If you’re starting to feel like you’re spending too much time on your phone, you probably are.
Globally, 4.1 trillion hours were spent staring at cellphone screens last year, according to a report by Data.ai — the equivalent of 470million years.
The average American and Brit spends at least a fifth of their day using one – with short-form video apps such as TikTok sucking up the most time.
Yet studies increasingly show they’re making us miserable. Research last April indicated that cutting your smartphone use by just an hour a day makes you less anxious, more satisfied with life and more likely to exercise.
Given that we’re just 11 days into the new year, there has never been a better time to try a digital detox. DailyMail.com asked the experts how to go about it:
If you’re starting to feel like you’re spending too much time on your phone, you probably are. Globally, 4.1 trillion hours were spent staring at cellphone screens last year, according to a report by Data.ai (file image)
Identify the ‘problem’ apps
Focusing on the apps that lead you to pick up your phone is a great first step, says Becca Caddy, author of Screen Time: How to Make Peace with Your Devices and Find Your Techquilibrium.
Caddy recommends setting realistic goals, rather than trying to go straight from a three-hour-a-day habit to three minutes.
‘We all have an app (or three) that obliterates our willpower.
Becca Caddy, author of Screen Time: How to Make Peace with Your Devices and Find Your Techquilibrium, recommends setting realistic goals, rather than trying to go straight from a three-hour-a-day habit to three minutes
‘Maybe you can’t peel yourself away from TikTok makeup tutorials or feel addicted to the latest news headlines on Twitter.
‘Luckily, your phone has a built-in way to set a daily time limit for the worst offenders.
‘Get to know these settings (called App Limits in Screen Time on iOS and Digital Wellbeing on Android) and give yourself a daily time allowance.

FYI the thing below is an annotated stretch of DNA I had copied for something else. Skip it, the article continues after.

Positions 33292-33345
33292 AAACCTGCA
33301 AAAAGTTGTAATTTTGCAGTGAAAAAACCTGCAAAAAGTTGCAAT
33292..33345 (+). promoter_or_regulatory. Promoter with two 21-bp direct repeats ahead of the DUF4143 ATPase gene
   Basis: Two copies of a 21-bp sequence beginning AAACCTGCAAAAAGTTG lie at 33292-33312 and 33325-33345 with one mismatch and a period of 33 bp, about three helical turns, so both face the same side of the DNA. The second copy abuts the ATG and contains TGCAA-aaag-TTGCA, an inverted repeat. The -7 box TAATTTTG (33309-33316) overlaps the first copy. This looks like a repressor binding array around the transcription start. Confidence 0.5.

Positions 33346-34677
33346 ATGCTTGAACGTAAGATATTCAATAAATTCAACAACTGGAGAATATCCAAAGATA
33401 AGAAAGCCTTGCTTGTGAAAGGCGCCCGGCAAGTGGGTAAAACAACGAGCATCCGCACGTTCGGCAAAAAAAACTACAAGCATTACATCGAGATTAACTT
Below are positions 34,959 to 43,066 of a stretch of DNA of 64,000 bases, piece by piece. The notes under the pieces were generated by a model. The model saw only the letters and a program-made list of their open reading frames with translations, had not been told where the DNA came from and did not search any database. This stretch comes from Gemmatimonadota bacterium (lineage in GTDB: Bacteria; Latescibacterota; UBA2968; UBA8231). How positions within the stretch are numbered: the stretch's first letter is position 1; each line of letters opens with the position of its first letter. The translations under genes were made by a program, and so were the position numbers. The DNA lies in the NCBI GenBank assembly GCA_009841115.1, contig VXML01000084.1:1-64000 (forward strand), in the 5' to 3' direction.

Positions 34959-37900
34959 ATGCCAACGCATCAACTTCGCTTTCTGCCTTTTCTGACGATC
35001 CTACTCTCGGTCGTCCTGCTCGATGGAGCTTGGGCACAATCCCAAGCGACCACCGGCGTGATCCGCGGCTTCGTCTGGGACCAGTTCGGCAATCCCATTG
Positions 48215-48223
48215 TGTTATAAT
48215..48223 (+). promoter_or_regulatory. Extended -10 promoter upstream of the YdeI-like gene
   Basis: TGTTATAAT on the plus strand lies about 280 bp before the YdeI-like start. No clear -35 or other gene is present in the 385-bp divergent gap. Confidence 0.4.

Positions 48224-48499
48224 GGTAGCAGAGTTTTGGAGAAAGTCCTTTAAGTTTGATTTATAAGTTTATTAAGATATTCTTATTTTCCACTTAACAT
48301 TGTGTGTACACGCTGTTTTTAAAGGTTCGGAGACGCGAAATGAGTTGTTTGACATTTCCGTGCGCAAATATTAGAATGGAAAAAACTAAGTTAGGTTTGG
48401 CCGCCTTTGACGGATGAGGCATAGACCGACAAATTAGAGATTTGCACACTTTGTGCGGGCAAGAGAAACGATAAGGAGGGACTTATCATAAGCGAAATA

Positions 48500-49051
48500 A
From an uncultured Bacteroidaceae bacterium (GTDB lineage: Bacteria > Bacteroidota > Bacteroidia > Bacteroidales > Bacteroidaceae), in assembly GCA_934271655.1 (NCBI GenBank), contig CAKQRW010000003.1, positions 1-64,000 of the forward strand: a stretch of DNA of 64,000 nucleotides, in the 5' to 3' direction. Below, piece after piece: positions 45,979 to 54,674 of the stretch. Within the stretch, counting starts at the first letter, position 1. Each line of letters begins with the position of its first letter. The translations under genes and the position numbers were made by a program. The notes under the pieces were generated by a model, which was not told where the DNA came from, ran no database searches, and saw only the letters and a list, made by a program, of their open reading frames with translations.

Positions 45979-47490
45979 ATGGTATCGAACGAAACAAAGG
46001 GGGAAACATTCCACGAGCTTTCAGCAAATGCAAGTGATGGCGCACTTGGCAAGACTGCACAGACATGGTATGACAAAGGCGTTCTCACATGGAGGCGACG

‘When you hit your limit, a notification pops up.
‘You can ignore it, and some days you might, but when you’re stuck in a scroll hole, this gentle nudge might be just what you need to remind you that life exists beyond your phone screen. ‘
Alternatively, why not try hiding apps in folders that are difficult to find?
Most phones now also have settings that allow you to ‘remove’ apps from the home screen entirely, forcing you to manually search for the app every time you want to use it.
Visualize the benefits… or take a cold shower!
Spending hours staring into your phone wastes time, so Mallory advises visualizing the benefits of stopping.
‘Visualize what you could do with the extra time that you usually spend on your phone, the experiences you could have.
‘Set aside the things you can’t control and focus on the things you can. Feeling like you’re in control of your life rather than a passenger is key.’
Nowadays, everybody from professional athletes like Conor McGregor to celebrities like Oprah and high-powered CEOs use visualization techniques.
The technique is often associated with visualizing career success, but experts say it can also be used to break habits.
Max Kirsten, a hypnotherapist in London, recommends putting 15 minutes aside each day to clear your thoughts and to think about why stopping would make a difference in your life.